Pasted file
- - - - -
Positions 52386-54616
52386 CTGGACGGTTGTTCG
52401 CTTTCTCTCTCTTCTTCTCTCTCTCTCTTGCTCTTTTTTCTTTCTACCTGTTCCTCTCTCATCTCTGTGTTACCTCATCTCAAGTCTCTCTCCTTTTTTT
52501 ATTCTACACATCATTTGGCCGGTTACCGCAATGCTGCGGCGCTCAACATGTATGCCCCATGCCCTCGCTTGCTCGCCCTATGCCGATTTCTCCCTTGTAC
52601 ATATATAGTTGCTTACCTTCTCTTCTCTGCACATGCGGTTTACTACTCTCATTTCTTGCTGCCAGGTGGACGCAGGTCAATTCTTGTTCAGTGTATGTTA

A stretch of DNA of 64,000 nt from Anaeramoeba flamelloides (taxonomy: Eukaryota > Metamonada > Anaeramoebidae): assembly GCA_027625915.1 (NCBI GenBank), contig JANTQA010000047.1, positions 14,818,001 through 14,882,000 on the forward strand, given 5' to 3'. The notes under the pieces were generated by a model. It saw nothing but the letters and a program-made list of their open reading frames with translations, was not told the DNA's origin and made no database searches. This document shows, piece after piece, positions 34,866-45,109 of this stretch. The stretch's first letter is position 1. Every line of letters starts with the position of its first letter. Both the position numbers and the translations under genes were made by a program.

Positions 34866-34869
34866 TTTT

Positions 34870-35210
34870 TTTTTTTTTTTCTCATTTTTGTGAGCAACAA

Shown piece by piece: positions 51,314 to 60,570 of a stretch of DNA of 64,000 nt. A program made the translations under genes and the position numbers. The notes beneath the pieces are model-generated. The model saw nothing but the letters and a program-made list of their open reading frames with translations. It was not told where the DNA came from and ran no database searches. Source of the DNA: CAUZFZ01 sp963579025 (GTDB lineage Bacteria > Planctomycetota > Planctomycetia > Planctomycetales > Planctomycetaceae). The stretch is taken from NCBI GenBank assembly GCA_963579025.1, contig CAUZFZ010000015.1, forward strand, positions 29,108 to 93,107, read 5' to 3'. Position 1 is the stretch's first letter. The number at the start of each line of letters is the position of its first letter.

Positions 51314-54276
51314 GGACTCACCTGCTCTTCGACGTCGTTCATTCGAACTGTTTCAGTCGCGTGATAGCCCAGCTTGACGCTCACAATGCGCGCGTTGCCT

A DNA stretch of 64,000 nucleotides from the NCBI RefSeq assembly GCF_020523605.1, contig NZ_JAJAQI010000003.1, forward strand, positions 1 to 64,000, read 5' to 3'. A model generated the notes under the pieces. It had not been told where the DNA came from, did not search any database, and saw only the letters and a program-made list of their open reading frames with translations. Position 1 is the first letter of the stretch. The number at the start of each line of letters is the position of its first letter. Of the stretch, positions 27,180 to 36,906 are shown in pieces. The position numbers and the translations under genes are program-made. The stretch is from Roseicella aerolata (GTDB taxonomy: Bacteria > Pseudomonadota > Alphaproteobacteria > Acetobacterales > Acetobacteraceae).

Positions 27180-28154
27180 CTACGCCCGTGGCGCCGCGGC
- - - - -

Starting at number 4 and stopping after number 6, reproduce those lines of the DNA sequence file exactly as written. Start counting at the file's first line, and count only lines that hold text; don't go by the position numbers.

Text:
52501 ATTCTACACATCATTTGGCCGGTTACCGCAATGCTGCGGCGCTCAACATGTATGCCCCATGCCCTCGCTTGCTCGCCCTATGCCGATTTCTCCCTTGTAC
52601 ATATATAGTTGCTTACCTTCTCTTCTCTGCACATGCGGTTTACTACTCTCATTTCTTGCTGCCAGGTGGACGCAGGTCAATTCTTGTTCAGTGTATGTTA

A stretch of DNA of 64,000 nt from Anaeramoeba flamelloides (taxonomy: Eukaryota > Metamonada > Anaeramoebidae): assembly GCA_027625915.1 (NCBI GenBank), contig JANTQA010000047.1, positions 14,818,001 through 14,882,000 on the forward strand, given 5' to 3'. The notes under the pieces were generated by a model. It saw nothing but the letters and a program-made list of their open reading frames with translations, was not told the DNA's origin and made no database searches. This document shows, piece after piece, positions 34,866-45,109 of this stretch. The stretch's first letter is position 1. Every line of letters starts with the position of its first letter. Both the position numbers and the translations under genes were made by a program.